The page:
Etching processes of the present invention are selective to field oxides as well as nitrides. Thus, in accordance with the present invention, much less field oxide or nitride will be etched when contact holes are misaligned due to misaligned photoresist masks. Accordingly, semiconductor structures and devices can be fabricated using less precise lithography for each level than is required by the prior art. Viewed another way, the present invention provides for higher yields of effective semiconductor devices that the prior art for a given precision level of lithography.
Processes of the present invention may be performed in any of the known plasma processing apparatuses, including those adapted for dry etching, plasma etching, reactive ion etching (“RIE”), magnetically enhanced reactive ion etching (“MERIE”), electron cyclotron resonance (“ECR”), inductively coupled plasma (“ICP”) high density etcher or the like. According to the present invention, a substrate having an insulating oxide layer to be etched is placed into a plasma reaction chamber of an appropriate apparatus. The plasma reaction chamber can be any known in the art for conducting prior art etching processes. An etchant gas is introduced into the plasma reaction chamber. The introduction of the etchant gas can be performed in any manner known in the art. The plasma reaction chamber is electrically connected to a power source. Once the substrate to be etched and the etchant gas are in the plasma reaction chamber, power is applied to the plasma reaction chamber, creating a plasma. Methods and techniques for applying power to the plasma reaction chamber in a manner sufficient to create a plasma in the plasma chamber are known in the art.
To further elaborate, in a typical plasma processing chamber adapted for dry etching, the substrate is treated with plasma. The chamber includes an inlet port through which process etchant source gases are supplied to the chamber interior. A suitable RF energy source is applied to electrodes associated with the chamber to induce a plasma from the etchant source gases. The energy itself may be coupled inductively or capacitively to sustain the plasma, as is known in the art. Species are then formed from the etchant source gas to react with the layers on the substrate and etch away at the plasma-contacting regions of the substrate. By-products, which may be volatile, are then exhausted through an exit port.
Plasma etching relates to the situation where the substrate is positioned on the anode, or ground electrode during substrate processing. On the other hand, reactive ion etching relates to the situation where the substrate is positioned on the cathode, or powered electrode during processing. Magnetically enhanced reactive ion etching represents a variant of the RIE reactor geometry wherein a magnetic field is applied to reduce the loss of energetic electrons to the reactor wall surfaces. It should be understood that the present invention may be practiced in any of the above reactors, as well as other suitable plasma processing reactors.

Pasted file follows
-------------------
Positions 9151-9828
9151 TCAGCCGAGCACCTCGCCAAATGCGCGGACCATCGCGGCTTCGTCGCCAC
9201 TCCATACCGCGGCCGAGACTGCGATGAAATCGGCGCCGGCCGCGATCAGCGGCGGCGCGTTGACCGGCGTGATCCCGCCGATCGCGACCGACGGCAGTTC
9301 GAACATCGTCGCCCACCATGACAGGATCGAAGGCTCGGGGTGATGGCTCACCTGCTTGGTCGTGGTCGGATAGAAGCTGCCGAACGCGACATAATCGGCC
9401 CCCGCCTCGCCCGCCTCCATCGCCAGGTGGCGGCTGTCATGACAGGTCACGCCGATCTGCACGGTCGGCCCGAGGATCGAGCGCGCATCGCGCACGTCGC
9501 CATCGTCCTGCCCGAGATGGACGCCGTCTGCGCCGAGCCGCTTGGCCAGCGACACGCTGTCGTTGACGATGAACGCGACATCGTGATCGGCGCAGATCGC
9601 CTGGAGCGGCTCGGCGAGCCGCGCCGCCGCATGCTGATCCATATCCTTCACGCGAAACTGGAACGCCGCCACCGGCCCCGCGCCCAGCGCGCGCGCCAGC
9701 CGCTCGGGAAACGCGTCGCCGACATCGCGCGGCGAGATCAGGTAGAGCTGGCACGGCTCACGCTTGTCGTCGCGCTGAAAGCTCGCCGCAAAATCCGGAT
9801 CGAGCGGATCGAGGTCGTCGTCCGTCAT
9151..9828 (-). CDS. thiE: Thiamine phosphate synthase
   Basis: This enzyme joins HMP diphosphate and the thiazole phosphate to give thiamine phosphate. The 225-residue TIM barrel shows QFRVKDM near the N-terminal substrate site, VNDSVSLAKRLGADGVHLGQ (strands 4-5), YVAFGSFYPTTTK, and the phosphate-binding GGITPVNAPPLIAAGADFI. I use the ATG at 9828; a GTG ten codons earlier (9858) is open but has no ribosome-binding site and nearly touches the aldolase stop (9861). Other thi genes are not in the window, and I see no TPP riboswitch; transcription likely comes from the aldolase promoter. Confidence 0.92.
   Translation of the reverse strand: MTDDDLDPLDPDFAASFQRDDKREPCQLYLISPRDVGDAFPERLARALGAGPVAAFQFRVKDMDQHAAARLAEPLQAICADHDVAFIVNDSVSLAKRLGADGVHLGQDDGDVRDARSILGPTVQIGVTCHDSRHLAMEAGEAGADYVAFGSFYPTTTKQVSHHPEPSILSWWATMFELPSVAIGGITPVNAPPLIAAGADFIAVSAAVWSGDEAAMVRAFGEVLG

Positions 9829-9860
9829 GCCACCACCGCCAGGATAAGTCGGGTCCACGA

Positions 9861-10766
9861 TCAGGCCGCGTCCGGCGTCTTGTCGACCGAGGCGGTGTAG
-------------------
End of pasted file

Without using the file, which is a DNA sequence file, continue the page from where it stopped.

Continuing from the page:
According to preferred embodiments, the etching process of the present invention can be carried out in a high density plasma (HDP) etcher, or alternatively, in a reactive ion etcher (RIE), including a magnetic-enhanced reactive ion etcher (MERIE). A high density plasma etcher has both a top-powered electrode and a bottom electrode, which is typically a biasable electrostatic chuck. Power is applied to both the top and bottom electrodes with separate power supplies. Typically, the top electrode is powered by “inductive coupling.” The frequency at which the top electrode is powered may vary depending on the specific manufacturer of the etcher. The bottom electrode is generally powered by RF with the precise frequency depending on the manufacturer of the etcher.
FIG. 9 illustrates an example of a high density plasma etcher 900. Etcher 900 comprises chamber sidewalls 902, a top power electrode 906, and an electrostatic chuck/electrode 910. At least portions of sidewalls 902 can be heated by a suitable heater 904. Top power electrode 906 can be cooled by a cooler shown diagrammatically by box 908. A substrate to be etched would lie upon electrostatic chuck 910. The electrostatic chuck 910 can be cooled by a suitable cooler show at 912. Top electrode 906 and electrostatic chuck 910 are powered independently via suitable power supplies 914 and 916, respectively. A plasma focus ring 918 annularly surrounds electrostatic chuck 910. The use of alternate high density plasma etchers are also contemplated within the scope of the present invention. Examples of high-density plasma etchers useful in accordance with the present invention are available from Applied Materials and Lam Research.